Project Samurai, Part 7: Steering Upgrades with Howe Performance

Oct. 10, 2012 By By Rick Sieman and Wes Holmes/Fabricator

Project Samurai, Part 7

Most people think that power steering works off of pressure. Although pressure is a part of it, volume is what's most important. Howe’s pumps put out so much volume that you’re able to run hydro-boost, brakes, the front steering box and the rear steer all from one pump.  Jeff at Howe Performance has a ton of tricks that he does to accomplish these things. One of the biggest mistakes that people make is to put the wrong style of fittings throughout the whole steering system. For example, people use a high-pressure crimp connector on the return side. This will starve your pump of oil. Proper hoses and fittings are crucial to the success of your steering system. We got ours at Parker, The Hose Advantage Store in Phoenix, AZ.

These are the fittings and hoses you should use on the return side. Be sure to check the website for the high-pressure tips.

After all your plumbing is complete be sure not to make one of the biggest mistakes made, and that is DO NOT USE TRANSMISSION FLUID!

It does not have the lubricating qualities needed for an off-road vehicle. An off-road vehicle is constantly spiking the pump. The pressures are constantly going up and down due to the terrain. Jeff highly recommends using GM power-steering fluid.
We also have Howe reservoirs in line with our system to protect our high-volume pumps and steering components. These reservoirs have bypass spin-on canister filters on them. This is a very important asset.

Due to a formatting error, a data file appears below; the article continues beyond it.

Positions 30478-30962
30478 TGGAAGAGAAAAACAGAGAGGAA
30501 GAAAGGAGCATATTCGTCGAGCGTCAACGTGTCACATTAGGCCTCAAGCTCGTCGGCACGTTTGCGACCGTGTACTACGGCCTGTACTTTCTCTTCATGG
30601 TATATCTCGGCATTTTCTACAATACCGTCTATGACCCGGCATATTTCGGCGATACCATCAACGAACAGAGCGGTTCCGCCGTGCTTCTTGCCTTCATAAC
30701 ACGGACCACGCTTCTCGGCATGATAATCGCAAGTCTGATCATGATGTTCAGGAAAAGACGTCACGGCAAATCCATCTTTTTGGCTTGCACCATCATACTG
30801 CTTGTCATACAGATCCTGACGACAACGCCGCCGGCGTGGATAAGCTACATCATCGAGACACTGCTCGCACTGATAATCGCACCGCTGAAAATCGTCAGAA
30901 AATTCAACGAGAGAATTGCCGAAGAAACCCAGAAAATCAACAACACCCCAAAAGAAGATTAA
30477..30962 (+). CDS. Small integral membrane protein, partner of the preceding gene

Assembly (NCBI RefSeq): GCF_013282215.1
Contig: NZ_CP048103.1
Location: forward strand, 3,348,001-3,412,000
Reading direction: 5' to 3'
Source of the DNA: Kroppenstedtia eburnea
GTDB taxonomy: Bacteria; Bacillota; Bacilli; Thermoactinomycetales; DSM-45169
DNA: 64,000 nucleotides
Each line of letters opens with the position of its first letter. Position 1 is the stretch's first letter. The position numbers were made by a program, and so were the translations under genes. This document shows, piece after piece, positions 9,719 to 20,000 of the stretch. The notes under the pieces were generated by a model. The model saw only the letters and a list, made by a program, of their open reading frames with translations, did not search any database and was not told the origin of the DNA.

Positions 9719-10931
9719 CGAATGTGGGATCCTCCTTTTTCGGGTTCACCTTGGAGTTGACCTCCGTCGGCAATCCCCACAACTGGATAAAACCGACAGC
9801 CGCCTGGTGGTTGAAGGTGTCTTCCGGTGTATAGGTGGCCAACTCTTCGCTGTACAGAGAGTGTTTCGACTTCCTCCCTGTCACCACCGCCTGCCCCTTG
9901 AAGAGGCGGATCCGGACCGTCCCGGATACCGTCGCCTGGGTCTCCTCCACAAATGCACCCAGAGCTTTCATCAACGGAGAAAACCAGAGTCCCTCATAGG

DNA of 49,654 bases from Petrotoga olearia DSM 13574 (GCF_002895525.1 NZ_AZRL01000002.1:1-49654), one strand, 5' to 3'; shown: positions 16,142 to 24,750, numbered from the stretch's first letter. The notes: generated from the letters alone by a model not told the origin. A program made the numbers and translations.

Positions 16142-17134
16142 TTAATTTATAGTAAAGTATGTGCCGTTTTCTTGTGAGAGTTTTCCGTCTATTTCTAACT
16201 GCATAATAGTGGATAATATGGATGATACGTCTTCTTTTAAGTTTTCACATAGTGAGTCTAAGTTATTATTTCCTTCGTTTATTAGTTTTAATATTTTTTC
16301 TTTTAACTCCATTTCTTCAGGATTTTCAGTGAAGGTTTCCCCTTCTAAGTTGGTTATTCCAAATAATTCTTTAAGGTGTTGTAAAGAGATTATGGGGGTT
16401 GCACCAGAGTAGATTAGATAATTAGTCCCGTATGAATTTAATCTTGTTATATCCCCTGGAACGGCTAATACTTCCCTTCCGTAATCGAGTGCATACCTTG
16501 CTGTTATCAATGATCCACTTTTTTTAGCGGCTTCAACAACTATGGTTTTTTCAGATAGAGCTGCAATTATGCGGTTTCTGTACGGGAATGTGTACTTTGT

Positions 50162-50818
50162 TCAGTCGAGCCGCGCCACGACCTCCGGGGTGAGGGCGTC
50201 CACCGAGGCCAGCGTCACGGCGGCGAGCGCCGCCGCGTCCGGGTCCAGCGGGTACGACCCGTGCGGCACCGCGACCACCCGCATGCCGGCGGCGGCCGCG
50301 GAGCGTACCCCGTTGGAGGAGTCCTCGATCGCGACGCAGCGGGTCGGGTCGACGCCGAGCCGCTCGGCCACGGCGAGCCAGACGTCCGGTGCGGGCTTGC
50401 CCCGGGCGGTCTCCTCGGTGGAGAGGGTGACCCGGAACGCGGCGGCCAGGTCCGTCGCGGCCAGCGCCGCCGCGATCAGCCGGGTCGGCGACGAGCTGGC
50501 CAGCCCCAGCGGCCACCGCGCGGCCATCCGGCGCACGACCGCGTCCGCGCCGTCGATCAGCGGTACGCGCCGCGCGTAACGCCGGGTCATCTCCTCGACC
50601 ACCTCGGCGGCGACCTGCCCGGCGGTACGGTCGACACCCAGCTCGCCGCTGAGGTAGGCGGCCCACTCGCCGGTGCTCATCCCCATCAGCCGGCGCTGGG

In-line filters are what most competitors use. An in-line filter is similar to an in-line fuel filter. It's made of paper and collects all the black trash that we've all seen in reservoirs. This quickly plugs up the filter. And because it has no by-pass, the hydraulic pressure overpowers the clogged-up paper, tearing it loose from the canister, washing the filter and its trash throughout the whole system.
Reservoir with canister filter.

Do not use this style of in-line filter.
Some will ask, "Why didn't we use full hydraulic steering?" Every rig I've ever ridden in that had hydraulic steering didn't handle well at all. There was no feel in the steering wheel and the steering never returned to center, making for poor conditions at higher speeds.
Howe Performance has the new technology to put the feel in hydraulic steering and also enables it to return to center, thus giving the feel of a steering box as if it had manual linkage. Howe also has a tip for putting your ram back together so that you don't cut your seal. By simply taking an Allen wrench the size of the port and gently sticking it into the port, you can push back the seal as you gently push the ram in, thus eliminating damage to the seal.

This is a trick to prevent damage to seal when installing ram.  
Making an internal stop for the steering box.
Welding stop to the internals of the steering box.

Howe Performance bench tests all their power steering pumps and boxes.
Howe Performance
12476 Julian Ave
Lakeside, CA 92040
Office Phone: (619) 561-7764
Email: [email protected]


Previous Project Samurai Stories
Part 6 - Exhaust, Driveshafts and Lighting

Part 5 - Instruments, Hoses and More

Part 4 - Engine and Fabrication Work

Part 3 - Roll Cage and Suspension Work

Part 2 - Fabricating the Suzuki Off-Roader

Part 1 - Project Samurai Begins Newsletter
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